NEW ORLEANS — Louisiana's Supreme Court has refused to hear a case to determine if the family of a deceased man who was exonerated after serving nearly 30 years on death row is due compensation for wrongful conviction.
Two lower courts ruled that state law prohibits the Glenn Ford family from claiming compensation from the victims' compensation fund because he committed crimes related to the original wrongful conviction. The law denies compensation for someone who committed "any crime based upon the same set of facts used in the original conviction." Ford died of lung cancer June 2015, approximately one year after being cleared of the murder of a Shreveport jeweler.
“Although the state released Glenn Ford after 30 years of wrongful incarceration, the state refuses to be held accountable for, or to even otherwise acknowledge, the gross injustice done to Glenn and his surviving family," Andrea Armstrong, executrix of Ford’s estate, told the Louisiana Record.
In late 2013, the Caddo Parish district attorney’s office reported that it had acquired convincing evidence that Ford “was neither present at, nor a participant in, the robbery and murder of Isadore Rozeman,” and filed a motion to vacate Ford’s conviction and sentence.
In March 2014, the trial court granted the state’s motion. Ford was released the following day after spending nearly 30 years on death row. In June 2014, all charges against Ford were dismissed.
Request for Compensation
On Dec. 2, 2014, Ford filed a petition for compensation for wrongful conviction and imprisonment pursuant to state law. The law provides that a petitioner is entitled to compensation if he has served in whole, or part, of a sentence of imprisonment, the conviction was vacated and the petitioner proved by clear and convincing evidence that he was factually innocent of the crime for which he was convicted.
The Louisiana attorney general’s office filed an opposition to Ford’s motion, contending Ford was not “factually innocent,” as required by the statute, because he committed other crimes during the murder.
“The Louisiana attorney general’s office has perverted the spirit and intent of the law establishing compensation for wrongful conviction by opposing his request for compensation,” Armstrong said.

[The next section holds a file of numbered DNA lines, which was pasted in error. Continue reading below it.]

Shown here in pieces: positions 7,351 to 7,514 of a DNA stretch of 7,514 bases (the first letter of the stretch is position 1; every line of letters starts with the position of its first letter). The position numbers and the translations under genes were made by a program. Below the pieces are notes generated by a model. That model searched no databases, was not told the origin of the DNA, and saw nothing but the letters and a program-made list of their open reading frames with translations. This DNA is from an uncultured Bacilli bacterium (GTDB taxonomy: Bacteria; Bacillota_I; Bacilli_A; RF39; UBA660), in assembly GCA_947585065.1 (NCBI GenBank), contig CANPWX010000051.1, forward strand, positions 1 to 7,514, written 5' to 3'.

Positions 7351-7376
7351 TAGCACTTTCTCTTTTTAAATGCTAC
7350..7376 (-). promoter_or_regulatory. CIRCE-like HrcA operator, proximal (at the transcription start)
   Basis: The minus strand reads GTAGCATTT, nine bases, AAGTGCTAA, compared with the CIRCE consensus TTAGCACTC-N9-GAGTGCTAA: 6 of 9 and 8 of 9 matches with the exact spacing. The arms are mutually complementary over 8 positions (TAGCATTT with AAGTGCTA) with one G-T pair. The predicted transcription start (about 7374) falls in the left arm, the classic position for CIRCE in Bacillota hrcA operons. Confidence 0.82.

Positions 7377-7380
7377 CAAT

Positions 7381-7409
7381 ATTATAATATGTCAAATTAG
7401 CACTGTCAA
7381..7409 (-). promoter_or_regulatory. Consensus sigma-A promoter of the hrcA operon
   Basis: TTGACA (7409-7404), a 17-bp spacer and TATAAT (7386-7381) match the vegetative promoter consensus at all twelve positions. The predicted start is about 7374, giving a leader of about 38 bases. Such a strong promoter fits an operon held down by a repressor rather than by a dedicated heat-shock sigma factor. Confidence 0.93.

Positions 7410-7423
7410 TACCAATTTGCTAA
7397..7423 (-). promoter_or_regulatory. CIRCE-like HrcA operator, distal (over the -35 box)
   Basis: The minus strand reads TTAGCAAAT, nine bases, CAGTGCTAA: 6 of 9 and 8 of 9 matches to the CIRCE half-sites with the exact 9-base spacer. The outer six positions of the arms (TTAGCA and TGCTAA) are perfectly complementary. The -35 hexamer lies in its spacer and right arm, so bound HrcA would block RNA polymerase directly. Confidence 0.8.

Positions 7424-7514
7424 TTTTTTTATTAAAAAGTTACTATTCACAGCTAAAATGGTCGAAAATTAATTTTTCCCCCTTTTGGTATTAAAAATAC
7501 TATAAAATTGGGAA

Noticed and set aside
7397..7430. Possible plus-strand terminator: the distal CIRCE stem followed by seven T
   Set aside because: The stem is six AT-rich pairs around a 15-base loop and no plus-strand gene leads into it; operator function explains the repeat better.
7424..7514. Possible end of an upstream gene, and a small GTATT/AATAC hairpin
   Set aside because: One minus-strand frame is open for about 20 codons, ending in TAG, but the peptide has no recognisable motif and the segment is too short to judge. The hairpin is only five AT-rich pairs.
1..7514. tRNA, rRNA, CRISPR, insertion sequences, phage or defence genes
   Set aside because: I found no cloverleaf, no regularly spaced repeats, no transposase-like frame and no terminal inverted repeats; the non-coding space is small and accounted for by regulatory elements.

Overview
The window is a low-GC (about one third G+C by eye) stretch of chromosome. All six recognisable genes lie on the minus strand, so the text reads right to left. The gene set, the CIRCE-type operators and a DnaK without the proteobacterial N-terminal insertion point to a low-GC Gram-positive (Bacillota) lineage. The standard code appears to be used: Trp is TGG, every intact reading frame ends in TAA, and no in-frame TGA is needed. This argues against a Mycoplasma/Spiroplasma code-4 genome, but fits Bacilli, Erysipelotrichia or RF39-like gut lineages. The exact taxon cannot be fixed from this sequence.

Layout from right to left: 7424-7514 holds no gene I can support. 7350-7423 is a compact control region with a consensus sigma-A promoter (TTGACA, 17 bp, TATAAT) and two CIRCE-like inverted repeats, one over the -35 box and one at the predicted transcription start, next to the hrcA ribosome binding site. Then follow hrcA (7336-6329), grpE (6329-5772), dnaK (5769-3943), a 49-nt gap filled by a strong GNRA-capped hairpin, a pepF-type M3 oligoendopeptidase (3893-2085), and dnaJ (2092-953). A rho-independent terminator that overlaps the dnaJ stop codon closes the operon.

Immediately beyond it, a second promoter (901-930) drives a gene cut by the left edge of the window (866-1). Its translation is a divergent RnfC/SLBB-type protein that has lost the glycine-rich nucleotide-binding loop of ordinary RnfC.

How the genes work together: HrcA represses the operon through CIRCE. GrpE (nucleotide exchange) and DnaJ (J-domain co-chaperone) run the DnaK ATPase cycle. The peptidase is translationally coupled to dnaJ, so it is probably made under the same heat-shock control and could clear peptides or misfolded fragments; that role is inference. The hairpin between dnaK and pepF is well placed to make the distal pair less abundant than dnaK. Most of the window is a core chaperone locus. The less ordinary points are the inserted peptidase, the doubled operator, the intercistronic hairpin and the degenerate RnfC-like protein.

In March 2015, the trial court denied Ford’s petition for compensation. The court found that although Ford established that his conviction was vacated, he failed to prove that he was factually innocent.
The trial judge included in the decision that Ford committed several other crimes and his involvement in the underlying offense was undeniable. She ruled that the evidence presented at the murder trial established that Ford committed the crimes of possession of stolen items and accessory after the fact to armed robbery. While he didn’t commit murder, he was a principal to it.
Trial records referenced in the opinion included witness testimony that Ford was involved in the robbery of the victim, allegations that his handwriting matched that found on pawn tickets for items taken in the robbery and pawned the same day, and Ford’s own testimony not fully refuting his involvement in the robbery that led to the murder of the victim.
In April, after the Ford estate’s appeal was filed, the Court of Appeals in the Second Circuit agreed with the trial court’s decision that Ford failed to establish he was factually innocent. After reviewing the trial records, evidence, testimony of witnesses and Ford, the decision states, “We conclude that Ford’s failure to testify and potentially explain that he was not involved in other criminal activity on the day of the murder, and for some time before and after it, corroborates Ford’s actual commission of other crimes."
The court supported its decision concurring what it deemed as “uncontroverted evidence [that] shows that Ford knew of the plan to rob Mr. Rozeman and committed an act in furtherance of the crime…”
The Supreme Court’s Decision
Ford’s legal team appealed the Second Circuit’s decision to the Louisiana Supreme Court. The Supreme Court announced Oct. 10 that it denied the writ to hear the case, upholding the state district and appeal court rulings.
“Although this is a setback, it is not the end of the story; Glenn has two federal lawsuits seeking compensation for his wrongful conviction and the way he was treated in prison. We will continue to seek accountability and justice," Armstrong said.